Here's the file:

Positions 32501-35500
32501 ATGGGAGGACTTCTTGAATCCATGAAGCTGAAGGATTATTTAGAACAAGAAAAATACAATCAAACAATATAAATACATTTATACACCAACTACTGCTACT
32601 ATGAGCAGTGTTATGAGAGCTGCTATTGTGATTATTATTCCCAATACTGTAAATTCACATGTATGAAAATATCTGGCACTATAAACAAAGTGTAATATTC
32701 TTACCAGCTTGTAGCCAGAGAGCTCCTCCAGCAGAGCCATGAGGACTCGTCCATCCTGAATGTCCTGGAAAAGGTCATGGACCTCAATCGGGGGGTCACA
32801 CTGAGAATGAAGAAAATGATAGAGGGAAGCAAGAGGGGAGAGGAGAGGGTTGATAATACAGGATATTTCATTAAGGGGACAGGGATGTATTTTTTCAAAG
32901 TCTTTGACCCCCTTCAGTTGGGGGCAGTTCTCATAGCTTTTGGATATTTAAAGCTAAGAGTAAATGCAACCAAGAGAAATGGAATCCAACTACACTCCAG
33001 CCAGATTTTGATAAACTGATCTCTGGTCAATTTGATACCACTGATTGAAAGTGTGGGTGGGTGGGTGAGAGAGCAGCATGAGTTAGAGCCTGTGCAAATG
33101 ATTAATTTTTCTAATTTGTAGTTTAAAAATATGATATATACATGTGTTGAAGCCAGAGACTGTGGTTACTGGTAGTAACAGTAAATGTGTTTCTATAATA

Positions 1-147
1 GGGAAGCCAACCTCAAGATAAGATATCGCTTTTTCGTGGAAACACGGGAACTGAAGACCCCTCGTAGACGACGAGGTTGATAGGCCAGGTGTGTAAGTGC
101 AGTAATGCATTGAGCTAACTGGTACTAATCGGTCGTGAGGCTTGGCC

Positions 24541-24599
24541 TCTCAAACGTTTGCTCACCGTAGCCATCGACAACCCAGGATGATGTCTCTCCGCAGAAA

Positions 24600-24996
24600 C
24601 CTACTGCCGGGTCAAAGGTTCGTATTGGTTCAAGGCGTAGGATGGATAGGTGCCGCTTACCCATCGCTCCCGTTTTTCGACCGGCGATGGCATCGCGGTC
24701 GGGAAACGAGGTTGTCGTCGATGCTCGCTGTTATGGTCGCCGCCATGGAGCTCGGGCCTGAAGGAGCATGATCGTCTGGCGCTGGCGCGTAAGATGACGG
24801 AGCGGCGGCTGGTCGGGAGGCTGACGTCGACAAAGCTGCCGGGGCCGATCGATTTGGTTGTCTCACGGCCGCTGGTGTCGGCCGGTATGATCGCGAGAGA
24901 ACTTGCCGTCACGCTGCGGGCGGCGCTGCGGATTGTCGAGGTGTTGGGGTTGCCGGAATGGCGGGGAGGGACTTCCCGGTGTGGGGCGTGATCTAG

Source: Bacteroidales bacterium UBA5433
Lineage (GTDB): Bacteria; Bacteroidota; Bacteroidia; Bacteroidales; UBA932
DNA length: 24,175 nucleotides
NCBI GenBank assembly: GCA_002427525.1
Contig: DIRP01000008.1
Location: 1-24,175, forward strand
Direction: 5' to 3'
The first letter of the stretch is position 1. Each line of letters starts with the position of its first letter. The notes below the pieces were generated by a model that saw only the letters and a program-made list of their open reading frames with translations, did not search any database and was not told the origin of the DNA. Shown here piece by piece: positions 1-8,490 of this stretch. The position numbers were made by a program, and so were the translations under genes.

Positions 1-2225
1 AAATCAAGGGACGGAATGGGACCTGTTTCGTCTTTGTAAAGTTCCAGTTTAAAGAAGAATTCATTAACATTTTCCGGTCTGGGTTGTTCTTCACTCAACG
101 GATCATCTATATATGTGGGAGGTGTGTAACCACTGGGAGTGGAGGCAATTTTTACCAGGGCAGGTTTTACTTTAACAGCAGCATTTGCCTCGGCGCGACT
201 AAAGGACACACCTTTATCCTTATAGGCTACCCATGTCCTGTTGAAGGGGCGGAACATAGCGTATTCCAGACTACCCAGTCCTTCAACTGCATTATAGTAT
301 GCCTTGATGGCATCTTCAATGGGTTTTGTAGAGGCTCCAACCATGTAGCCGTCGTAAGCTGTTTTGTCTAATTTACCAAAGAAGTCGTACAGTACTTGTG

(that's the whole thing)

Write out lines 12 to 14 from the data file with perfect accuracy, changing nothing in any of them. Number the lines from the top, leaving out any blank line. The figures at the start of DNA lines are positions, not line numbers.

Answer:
Positions 24541-24599
24541 TCTCAAACGTTTGCTCACCGTAGCCATCGACAACCCAGGATGATGTCTCTCCGCAGAAA

Positions 24600-24996